Offered at no cost to participants, the program is designed specifically for journalists and media professionals working on migration and refugee issues in their local contexts. It aims to develop their journalistic skills and deepen their contacts, and includes a five-part training, networking, sharing of experiences, and interactions with experts in the field of migration and forced displacement.   

Later, journalists will collaborate to produce articles, podcasts, videos, a radio programme, and social media content about the plight of migrants and refugees in their local contexts and regionally.  A public online event will showcase the project results by the end of May.   

This project is supported with funds from Otto Per Mille of the Waldensian Church of Italy. 

Training grounded in communication rights 

At the launch of the program January 10, WACC General Secretary Philip Lee gave an overview of WACC’s work and of communication rights, including its relevance to journalism.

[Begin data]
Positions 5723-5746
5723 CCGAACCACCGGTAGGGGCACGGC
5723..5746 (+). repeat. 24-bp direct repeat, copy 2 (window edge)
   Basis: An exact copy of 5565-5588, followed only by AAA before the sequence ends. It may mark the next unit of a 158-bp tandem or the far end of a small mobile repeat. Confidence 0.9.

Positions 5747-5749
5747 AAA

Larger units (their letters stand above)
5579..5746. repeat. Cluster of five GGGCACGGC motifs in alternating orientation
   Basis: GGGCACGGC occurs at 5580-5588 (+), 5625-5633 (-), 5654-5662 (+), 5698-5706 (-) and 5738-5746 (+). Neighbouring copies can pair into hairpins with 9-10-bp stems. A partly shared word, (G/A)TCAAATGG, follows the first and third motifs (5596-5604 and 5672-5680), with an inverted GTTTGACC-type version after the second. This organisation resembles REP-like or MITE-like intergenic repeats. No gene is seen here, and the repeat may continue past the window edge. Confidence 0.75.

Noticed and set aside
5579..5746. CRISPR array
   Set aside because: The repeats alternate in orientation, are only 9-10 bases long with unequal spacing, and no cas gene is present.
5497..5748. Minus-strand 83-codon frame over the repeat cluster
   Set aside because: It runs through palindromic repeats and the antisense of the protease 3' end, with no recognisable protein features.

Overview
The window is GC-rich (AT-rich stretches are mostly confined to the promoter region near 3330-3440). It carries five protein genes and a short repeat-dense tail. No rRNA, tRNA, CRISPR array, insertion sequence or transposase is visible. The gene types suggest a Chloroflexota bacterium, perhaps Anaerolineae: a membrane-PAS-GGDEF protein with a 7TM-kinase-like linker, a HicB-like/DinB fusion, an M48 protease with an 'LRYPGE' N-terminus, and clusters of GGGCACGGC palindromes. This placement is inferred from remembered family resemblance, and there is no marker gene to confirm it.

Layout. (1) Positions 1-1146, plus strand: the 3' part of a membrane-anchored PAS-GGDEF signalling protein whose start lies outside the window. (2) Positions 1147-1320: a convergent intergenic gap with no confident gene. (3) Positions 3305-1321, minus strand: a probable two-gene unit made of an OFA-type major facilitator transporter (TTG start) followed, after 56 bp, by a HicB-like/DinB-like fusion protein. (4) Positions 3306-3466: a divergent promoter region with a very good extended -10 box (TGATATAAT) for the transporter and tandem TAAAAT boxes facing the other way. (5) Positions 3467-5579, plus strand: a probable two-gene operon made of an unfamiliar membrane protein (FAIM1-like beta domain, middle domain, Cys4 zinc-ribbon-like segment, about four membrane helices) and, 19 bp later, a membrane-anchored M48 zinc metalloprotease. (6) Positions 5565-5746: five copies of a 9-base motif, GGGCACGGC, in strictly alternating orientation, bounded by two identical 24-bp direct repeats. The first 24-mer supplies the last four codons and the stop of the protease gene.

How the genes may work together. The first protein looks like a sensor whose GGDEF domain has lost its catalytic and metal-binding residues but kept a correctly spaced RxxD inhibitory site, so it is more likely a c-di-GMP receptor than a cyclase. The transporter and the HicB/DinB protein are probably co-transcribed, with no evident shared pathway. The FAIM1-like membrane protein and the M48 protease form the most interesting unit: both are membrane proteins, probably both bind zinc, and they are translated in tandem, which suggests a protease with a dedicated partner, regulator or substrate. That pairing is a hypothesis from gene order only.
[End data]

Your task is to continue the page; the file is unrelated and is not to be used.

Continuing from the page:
“WACC enables people to be seen and heard… WACC enables people to be seen when they are absent from the media and heard, when their voices are silenced,” said Lee. “We enable by providing assistance, training and networking to civil society organizations so they can claim their right to communicate.”   

WACC focuses on those who are underrepresented or misrepresented in the media, those with restricted access to relevant and accurate information and knowledge or are excluded from decision-making processes and people “who live in contexts with limited media freedoms,” said Lee.   

He underscored WACC’s belief that “no matter the issue poverty, gender justice, conflict resolution, migration, health, the climate emergency little can be done without effective communication.”   

Addressing communication and information deficit is critical to achieving the vision of the UN’s 2030 Agenda, which has 17 Sustainable Development Goals (SDGs), said Lee. “Over the last two years, WACC has been arguing for the missing 18th SDG that should have been there right at the very beginning, which we call communication for all. Communication must be a fundamental part of all the SDGs, if we hope to achieve them.”